Jay Dickey remembered for a change of heart on gun research | Arkansas Blog

Jay Dickey remembered for a change of heart on gun research

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JAY DICKEY: A change of heart proves an important legacy. - OBU
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  • JAY DICKEY: A change of heart proves an important legacy.
The New York Times this morning carried a prominent obituary on former U.S. Rep. Jay Dickey of Pine Bluff, who died last week at age 77.  The reason for the Times' attention was expressed in the headline:

Jay Dickey, Arkansas Lawmaker Who Blocked Gun Research, Dies at 77
The obituary is a retelling of Dickey's successful effort to prevent the federal government from investigating the public health effects of gun violence. He famously changed position, after he'd left Congress, to say the research could have been done without harm to legitimate gun owners. Such research remains poison to the gun lobby.

The Times' recitation of that episode  remains relevant today. The Arkansas legislature, for example, is resistant to anything that smacks of gun safety. It refused even to limit gun access to people convicted of domestic battery. From today's Times obituary:

By then a consultant and lawyer, Mr. Dickey wrote an op-ed article in The Washington Post with Mark Rosenberg, who, until the Dickey amendment was passed, had been responsible for research on gun violence as the director of the disease control centers’ National Center for Injury Prevention and Control. (He later became chief executive of the nonprofit humanitarian agency Task Force for Global Health.)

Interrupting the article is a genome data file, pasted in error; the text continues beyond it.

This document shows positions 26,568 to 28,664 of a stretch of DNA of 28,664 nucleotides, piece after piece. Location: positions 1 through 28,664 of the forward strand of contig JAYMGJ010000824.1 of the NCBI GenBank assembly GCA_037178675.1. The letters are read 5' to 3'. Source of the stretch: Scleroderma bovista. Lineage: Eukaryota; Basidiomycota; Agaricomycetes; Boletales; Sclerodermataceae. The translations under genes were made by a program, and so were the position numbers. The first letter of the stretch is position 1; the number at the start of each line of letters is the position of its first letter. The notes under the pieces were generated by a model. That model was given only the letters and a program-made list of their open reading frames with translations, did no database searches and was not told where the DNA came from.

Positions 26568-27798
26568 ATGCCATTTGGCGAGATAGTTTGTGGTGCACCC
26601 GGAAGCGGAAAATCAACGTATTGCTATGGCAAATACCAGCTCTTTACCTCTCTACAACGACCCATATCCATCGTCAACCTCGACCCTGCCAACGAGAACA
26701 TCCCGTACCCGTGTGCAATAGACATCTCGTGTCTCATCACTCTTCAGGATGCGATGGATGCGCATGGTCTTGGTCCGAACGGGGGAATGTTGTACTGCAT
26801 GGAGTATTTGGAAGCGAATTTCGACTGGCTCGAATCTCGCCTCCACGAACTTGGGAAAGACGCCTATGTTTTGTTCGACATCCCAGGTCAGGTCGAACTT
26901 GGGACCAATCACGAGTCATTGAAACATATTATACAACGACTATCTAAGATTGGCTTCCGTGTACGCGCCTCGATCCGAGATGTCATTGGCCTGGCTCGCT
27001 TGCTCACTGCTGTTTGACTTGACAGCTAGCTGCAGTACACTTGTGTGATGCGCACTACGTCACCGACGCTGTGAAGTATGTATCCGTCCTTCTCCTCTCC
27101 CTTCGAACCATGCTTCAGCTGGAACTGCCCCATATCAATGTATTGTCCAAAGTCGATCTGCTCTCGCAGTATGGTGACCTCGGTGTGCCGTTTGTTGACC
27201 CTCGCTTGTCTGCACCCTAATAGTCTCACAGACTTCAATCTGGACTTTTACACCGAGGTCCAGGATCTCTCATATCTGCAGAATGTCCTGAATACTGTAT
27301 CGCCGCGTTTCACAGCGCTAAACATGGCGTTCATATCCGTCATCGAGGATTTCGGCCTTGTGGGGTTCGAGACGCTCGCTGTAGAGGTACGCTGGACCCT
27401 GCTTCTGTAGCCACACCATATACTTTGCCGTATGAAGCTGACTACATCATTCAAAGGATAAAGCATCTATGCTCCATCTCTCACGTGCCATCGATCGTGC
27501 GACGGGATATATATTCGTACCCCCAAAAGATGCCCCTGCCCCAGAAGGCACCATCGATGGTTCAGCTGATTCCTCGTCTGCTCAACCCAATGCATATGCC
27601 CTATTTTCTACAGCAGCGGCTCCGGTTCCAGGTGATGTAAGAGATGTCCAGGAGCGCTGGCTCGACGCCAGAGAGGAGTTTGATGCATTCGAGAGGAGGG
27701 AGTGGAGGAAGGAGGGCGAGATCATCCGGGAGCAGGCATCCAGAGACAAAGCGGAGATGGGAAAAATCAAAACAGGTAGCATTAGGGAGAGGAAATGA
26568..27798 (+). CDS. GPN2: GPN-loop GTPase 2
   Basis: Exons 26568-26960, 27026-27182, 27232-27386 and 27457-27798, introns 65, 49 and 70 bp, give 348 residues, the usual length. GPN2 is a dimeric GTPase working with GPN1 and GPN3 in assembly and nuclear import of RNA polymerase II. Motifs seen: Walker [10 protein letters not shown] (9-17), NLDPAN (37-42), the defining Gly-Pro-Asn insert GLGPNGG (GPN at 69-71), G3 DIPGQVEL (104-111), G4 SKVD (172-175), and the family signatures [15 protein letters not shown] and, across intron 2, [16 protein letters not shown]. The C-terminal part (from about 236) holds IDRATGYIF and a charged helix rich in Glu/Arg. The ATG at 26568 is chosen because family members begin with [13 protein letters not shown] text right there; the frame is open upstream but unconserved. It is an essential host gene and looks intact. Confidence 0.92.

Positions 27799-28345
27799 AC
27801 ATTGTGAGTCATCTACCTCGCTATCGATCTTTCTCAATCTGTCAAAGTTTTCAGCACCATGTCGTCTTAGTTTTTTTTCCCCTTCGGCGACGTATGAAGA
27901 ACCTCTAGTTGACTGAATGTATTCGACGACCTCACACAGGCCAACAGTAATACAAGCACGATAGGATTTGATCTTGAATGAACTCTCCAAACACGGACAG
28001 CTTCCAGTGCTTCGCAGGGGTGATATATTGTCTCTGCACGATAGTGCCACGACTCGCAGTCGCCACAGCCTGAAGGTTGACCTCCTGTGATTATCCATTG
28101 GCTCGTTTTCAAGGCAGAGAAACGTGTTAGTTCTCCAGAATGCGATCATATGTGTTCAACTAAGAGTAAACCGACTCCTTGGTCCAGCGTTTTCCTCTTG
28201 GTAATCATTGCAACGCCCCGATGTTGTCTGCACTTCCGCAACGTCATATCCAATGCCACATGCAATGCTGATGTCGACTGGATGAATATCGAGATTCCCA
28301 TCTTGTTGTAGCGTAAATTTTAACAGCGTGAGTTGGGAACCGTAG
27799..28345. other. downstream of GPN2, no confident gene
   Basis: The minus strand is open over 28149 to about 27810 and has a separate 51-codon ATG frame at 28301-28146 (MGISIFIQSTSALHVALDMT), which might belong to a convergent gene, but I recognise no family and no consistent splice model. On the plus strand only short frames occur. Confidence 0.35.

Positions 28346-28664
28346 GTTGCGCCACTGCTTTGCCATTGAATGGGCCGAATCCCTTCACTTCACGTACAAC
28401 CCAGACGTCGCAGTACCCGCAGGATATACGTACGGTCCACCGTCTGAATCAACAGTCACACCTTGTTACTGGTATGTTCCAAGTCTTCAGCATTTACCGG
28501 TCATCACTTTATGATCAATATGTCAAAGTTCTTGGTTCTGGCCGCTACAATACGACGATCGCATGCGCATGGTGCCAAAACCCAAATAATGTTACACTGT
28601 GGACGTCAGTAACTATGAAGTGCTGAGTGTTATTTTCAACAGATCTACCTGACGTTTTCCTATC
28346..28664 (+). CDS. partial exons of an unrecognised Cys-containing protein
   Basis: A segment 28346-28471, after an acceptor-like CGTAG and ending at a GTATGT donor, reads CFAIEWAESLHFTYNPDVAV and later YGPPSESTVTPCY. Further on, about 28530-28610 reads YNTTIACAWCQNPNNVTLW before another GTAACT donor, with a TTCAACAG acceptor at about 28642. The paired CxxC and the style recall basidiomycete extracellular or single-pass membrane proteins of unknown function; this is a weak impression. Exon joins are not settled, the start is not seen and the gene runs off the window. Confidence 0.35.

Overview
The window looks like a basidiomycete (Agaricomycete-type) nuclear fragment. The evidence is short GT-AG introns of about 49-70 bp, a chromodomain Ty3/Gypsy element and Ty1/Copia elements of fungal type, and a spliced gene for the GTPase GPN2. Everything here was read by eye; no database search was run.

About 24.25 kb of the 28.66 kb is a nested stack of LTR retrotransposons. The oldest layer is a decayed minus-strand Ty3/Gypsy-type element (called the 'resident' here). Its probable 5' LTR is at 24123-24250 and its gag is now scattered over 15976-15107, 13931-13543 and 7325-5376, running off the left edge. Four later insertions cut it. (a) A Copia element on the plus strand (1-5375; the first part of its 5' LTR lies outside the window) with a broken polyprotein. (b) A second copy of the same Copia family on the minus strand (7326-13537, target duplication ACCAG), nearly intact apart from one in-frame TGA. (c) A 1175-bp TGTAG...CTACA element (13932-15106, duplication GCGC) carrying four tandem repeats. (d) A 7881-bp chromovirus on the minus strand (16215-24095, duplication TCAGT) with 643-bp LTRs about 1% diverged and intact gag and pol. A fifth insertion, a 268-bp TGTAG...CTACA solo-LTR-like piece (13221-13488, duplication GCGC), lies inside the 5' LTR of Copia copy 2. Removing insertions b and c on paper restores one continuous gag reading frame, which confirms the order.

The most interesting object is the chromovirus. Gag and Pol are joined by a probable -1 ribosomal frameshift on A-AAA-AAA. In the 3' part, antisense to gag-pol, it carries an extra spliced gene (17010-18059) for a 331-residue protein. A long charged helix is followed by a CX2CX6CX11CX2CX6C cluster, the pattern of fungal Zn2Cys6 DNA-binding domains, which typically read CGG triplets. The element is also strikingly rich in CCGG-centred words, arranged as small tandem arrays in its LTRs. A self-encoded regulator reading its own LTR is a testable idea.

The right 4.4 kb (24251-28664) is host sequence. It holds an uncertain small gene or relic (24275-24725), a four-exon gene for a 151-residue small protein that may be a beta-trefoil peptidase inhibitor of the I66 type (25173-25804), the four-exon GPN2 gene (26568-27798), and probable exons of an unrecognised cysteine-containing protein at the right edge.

Mr. Dickey and Mr. Rosenberg wrote that while about the same number of Americans died from guns as from automobile accidents, the government spent $240 million a year on traffic safety research but virtually nothing on firearm safety.

The automobile studies, they pointed out, had been effective, credited with saving more than 350,000 lives since 1975 and producing practical results like child restraints, seatbelts, frontal airbags, highway dividers, a minimum drinking age and motorcycle helmets. Yet firearms safety research had been neglected, they said, even though research suggested that “childproof locks, safe-storage devices and waiting periods save lives.”

“As a consequence,” they concluded, “U.S. scientists cannot answer the most basic question: What works to prevent firearm injuries? We don’t know whether having more citizens carry guns would decrease or increase firearm deaths; or whether firearm registration and licensing would make inner-city residents safer or expose them to greater harm.

“We don’t know whether a ban on assault weapons or large-capacity magazines, or limiting access to ammunition, would have saved lives in Aurora, or would make it riskier for people to go to a movie. And we don’t know how to effectively restrict access to firearms by those with serious mental illness.”
Words worth remembering.


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